Modeling of Arrhythmogenic Right Ventricular Cardiomyopathy With Human Induced Pluripotent Stem Cells
Background—Arrhythmogenic right ventricular cardiomyopathy (ARVC) is a primary heart muscle disorder resulting from desmosomal protein mutations. ARVC is characterized pathologically by fibrofatty infiltration and clinically by arrhythmias and sudden cardiac death. We aimed to establish a patient-/disease-specific human induced pluripotent stem cell (hiPSC) model of ARVC.
Methods and Results—Dermal fibroblasts were obtained from 2 patients with ARVC with plakophilin-2 (PKP2) mutations, reprogrammed to generate hiPSCs, coaxed to differentiate into cardiomyocytes (CMs), and then compared with healthy control hiPSC-derived CMs (hiPSC-CMs). Real-time polymerase chain reaction showed a significant decrease in the expression of PKP2 in the ARVC-hiPSC-CMs. Immunostainings revealed reduced densities of PKP2, the associated desmosomal protein plakoglobin, and the gap-junction protein connexin-43. Electrophysiological assessment demonstrated prolonged field potential rise time in the ARVC-hiPSC-CMs. Transmission electron microscopy identified widened and distorted desmosomes in the ARVC-hiPSC-CMs. Clusters of lipid droplets were identified in the ARVC-CMs that displayed the more severe desmosomal pathology. This finding was associated with upregulation of the proadipogenic transcription factor peroxisome proliferator-activated receptor-γ. Exposure of the cells to apidogenic stimuli augmented desmosomal distortion and lipid accumulation. The latter phenomenon was prevented by application of a specific inhibitor of glycogen synthase kinase 3β (6-bromoindirubin-3′-oxime).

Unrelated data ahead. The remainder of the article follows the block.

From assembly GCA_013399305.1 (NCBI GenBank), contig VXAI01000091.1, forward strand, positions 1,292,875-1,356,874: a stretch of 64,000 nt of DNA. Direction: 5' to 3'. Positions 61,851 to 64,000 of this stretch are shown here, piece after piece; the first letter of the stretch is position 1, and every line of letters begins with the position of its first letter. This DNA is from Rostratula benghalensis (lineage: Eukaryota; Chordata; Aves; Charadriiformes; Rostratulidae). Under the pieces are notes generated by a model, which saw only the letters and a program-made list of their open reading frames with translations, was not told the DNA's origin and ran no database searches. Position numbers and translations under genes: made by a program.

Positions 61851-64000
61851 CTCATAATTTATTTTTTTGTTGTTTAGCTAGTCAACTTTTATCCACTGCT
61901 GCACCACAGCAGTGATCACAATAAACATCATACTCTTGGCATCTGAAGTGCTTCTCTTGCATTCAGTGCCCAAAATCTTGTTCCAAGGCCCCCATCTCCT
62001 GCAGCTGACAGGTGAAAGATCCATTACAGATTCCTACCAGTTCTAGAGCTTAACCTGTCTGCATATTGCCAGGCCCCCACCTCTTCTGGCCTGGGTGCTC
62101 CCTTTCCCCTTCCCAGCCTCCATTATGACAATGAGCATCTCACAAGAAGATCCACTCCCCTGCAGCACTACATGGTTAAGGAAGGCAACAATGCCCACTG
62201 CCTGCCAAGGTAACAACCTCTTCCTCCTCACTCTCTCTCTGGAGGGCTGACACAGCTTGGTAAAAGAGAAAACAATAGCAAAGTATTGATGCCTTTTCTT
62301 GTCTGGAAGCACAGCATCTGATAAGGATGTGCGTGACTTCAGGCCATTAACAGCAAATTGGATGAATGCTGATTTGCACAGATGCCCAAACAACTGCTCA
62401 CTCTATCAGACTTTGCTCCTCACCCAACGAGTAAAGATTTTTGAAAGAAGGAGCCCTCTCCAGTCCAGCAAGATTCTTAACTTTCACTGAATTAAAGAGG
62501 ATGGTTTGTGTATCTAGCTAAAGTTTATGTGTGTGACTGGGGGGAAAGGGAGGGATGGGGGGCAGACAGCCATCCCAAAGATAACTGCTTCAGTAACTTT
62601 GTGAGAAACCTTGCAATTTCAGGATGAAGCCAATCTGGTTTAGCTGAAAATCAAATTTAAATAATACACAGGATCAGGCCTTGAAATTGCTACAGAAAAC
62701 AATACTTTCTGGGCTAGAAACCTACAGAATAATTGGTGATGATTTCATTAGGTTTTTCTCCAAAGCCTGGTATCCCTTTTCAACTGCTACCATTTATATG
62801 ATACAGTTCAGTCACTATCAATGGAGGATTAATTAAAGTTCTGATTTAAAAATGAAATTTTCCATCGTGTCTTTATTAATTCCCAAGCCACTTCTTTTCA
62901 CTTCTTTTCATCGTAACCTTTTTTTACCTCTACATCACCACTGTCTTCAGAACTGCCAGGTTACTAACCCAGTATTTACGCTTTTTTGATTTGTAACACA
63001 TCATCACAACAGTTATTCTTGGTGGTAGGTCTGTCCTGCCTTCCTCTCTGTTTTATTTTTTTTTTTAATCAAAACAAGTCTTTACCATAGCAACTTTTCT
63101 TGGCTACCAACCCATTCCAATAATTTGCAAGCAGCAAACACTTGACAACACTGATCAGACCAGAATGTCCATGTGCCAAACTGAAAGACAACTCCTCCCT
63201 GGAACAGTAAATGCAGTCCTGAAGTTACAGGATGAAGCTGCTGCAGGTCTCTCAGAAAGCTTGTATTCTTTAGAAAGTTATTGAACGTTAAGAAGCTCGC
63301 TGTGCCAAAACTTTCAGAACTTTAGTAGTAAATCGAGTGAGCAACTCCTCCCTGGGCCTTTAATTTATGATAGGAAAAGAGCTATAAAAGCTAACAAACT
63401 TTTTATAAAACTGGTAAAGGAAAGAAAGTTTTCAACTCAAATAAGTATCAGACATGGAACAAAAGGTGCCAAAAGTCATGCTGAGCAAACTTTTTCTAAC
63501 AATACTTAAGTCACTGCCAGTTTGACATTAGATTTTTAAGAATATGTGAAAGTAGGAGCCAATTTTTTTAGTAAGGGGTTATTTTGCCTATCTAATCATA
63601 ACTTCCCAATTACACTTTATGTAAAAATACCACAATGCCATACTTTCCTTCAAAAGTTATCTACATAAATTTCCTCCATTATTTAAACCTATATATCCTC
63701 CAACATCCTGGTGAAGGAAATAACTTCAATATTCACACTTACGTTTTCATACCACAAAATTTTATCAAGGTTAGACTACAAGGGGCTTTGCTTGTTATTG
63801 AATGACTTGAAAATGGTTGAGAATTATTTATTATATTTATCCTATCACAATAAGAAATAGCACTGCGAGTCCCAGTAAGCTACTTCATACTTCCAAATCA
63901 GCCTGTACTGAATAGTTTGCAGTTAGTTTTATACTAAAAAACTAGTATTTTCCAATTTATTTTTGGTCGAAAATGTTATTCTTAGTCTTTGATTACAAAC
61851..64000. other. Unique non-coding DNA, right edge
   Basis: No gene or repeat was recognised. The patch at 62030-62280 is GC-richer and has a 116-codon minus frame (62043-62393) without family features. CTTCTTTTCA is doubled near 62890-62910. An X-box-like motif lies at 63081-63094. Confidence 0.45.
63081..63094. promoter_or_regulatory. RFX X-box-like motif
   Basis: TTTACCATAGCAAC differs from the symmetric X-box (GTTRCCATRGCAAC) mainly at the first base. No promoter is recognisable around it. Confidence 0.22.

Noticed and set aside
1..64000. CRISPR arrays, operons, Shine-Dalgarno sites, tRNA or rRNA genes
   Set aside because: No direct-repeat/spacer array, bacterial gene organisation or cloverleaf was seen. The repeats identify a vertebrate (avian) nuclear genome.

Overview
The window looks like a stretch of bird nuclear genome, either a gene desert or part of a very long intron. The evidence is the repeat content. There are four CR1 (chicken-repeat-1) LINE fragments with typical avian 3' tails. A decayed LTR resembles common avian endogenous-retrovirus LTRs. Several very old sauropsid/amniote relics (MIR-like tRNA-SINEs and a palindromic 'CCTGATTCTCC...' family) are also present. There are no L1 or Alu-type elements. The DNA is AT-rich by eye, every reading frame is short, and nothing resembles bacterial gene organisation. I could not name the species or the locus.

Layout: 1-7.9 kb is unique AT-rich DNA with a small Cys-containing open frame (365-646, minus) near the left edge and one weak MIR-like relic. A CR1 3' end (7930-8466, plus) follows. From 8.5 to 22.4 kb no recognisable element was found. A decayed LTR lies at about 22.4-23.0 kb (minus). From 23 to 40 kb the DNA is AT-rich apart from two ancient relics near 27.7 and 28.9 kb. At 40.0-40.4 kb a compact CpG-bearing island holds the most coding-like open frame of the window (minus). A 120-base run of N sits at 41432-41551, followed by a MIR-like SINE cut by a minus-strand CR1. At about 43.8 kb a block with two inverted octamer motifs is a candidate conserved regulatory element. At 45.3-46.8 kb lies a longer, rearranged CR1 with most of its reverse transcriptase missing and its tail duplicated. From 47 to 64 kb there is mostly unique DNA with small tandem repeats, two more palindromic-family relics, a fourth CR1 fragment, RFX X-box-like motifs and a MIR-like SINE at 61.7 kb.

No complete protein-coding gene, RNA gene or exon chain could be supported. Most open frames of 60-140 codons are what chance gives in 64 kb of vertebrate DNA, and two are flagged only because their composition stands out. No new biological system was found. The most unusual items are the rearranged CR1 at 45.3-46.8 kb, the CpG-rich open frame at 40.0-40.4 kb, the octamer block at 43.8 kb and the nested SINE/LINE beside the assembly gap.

Conclusions—This study highlights the unique potential of the hiPSC technology for modeling inherited cardiac disorders in general and ARVC specifically. The hiPSC-CMs were demonstrated to recapitulate the ARVC phenotype in the dish, provide mechanistic insights into early disease pathogenesis, and provide a unique platform for drug discovery and testing in this disorder.